Today’s Solutions: June 14, 2024

For Amrita Chavan, leaving Mumbai for Canada at the age of 19 was the start of a new experience, but it also marked the beginning of a completely new life, at a distance. She vividly recalls the heartbreaking goodbye at the airport, surrounded by her crying relatives. She had no idea how painful it would be to lose loved ones thousands of miles away. “We had no idea what it meant to leave home,” she recalls.

Chavan was surprised to face the reality of international grieving over 12 years after her departure. In early 2020, she received tragic news from her mother: her adored grandma in Sydney, Australia, had become unwell and died. Chavan, who was stuck in Winnipeg, Canada, felt emotionally paralyzed and unable to fully mourn. “I felt very frozen for a long time,” she says.

Understanding transnational grief

Transnational grieving, or bereavement, is a unique experience for immigrants who lose loved ones while living in a different country. The inability to be present for the final moments and traditional rituals complicates the grieving process. According to Zohreh Bayatrizi, a grief researcher at the University of Alberta, “There is a strong sense of guilt. There is a strong sense of regret that they weren’t able to be with their loved one as the loved one died,”

For many immigrants, the burden of transnational mourning is exacerbated by issues such as unauthorized status, which prevents them from traveling for funerals or rituals. Kristina Fullerton Rico, a sociologist at the University of Michigan, emphasizes the issues confronting illegal immigrants: “People described these experiences of grief and long-distance mourning as one of the most difficult parts of being undocumented in the United States.”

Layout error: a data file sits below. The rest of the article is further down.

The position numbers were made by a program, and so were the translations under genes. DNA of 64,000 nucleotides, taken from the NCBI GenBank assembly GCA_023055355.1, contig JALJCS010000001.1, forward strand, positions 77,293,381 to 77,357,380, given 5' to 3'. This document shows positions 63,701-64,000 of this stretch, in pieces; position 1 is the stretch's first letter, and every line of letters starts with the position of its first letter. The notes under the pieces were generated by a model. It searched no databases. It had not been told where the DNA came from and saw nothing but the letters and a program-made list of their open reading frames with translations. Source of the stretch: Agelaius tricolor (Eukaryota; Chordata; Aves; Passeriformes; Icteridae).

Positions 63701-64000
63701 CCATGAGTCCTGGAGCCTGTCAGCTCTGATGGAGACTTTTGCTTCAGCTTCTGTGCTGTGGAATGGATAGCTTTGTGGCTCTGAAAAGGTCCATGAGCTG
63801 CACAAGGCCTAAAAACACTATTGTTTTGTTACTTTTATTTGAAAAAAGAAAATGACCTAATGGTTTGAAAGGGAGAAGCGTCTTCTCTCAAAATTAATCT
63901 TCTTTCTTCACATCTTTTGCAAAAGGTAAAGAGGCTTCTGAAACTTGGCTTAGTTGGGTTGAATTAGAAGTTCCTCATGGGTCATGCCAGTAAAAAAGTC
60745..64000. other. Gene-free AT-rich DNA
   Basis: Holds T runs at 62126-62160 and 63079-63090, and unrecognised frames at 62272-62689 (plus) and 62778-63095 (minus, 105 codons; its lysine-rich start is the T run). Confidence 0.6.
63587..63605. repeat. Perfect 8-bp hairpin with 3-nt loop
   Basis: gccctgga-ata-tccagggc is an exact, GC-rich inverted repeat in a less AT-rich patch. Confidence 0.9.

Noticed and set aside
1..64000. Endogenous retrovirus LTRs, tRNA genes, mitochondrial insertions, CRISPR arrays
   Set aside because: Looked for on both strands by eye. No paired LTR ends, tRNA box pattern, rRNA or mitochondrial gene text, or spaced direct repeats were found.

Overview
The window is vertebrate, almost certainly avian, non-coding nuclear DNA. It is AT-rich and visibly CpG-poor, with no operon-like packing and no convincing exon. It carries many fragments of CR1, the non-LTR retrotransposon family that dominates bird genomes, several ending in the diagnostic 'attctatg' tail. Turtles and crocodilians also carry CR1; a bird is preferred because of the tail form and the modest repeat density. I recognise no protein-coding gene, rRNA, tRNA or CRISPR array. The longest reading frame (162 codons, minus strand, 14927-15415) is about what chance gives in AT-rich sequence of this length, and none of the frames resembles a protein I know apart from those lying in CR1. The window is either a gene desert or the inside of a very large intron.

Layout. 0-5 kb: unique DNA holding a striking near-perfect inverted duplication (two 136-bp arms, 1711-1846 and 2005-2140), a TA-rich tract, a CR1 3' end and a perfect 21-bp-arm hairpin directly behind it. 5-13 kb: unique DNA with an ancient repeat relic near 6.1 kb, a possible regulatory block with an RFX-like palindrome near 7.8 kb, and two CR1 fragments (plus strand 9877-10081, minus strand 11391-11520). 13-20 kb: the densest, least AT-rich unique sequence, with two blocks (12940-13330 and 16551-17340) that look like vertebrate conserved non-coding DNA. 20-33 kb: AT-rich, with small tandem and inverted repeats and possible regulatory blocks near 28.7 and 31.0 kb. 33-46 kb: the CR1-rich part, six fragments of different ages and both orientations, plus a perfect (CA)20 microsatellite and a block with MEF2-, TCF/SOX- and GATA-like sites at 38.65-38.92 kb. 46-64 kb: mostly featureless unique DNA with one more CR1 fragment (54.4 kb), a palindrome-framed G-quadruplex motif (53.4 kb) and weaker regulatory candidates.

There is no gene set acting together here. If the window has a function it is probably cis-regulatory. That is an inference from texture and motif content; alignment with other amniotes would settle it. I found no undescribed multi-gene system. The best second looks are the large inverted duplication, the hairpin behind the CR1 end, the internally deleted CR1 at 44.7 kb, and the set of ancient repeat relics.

Coping strategies and rituals

Regardless of the distance, immigrants find comfort in inventing their own rituals to memorialize their loved ones. Psychologist Gabriela Encina walks clients through personalized grief procedures that include letter-writing and reliving shared experiences. These ceremonies offer a sense of closure and help people to start healing.

During the pandemic, creative outlets were critical for processing grief. Chavan found that taking a writing lesson changed his life. Through writing, she recalled cherished memories of her grandma, allowing herself to reconnect with her emotions and begin the healing process.

Addressing systemic challenges

To minimize the impact of transnational grieving, fundamental reforms in immigration rules and employment norms are required. Fullerton Rico highlights the value of expedited citizenship for immigrants, which allows them to see family members in times of need. Furthermore, having paid bereavement leave ensures that individuals can take time off work without facing financial consequences.

Creating a supportive group is critical for immigrants dealing with bereavement from afar. Organizations and religious institutions play an important role in offering therapy, mental health resources, and virtual support groups. Bayatrizi emphasizes the importance of social contact in the grieving process, saying, “Grief is something of a social experience… It’s an emotional experience that’s shaped through our social interactions.”

Finding strength in your community

Despite the hardships, immigrants like Chavan find strength in supportive communities. Sharing stories and connecting with people who understand their hardships may be quite empowering. Chavan’s healing journey was aided by the compassion of her boyfriend and in-laws, as well as the global network she discovered while writing about her loss.

Knowing you’re not alone during difficult times may be a wonderful source of consolation. Communities that promote understanding and empathy can provide important assistance to immigrants negotiating the challenging terrain of transnational sorrow.

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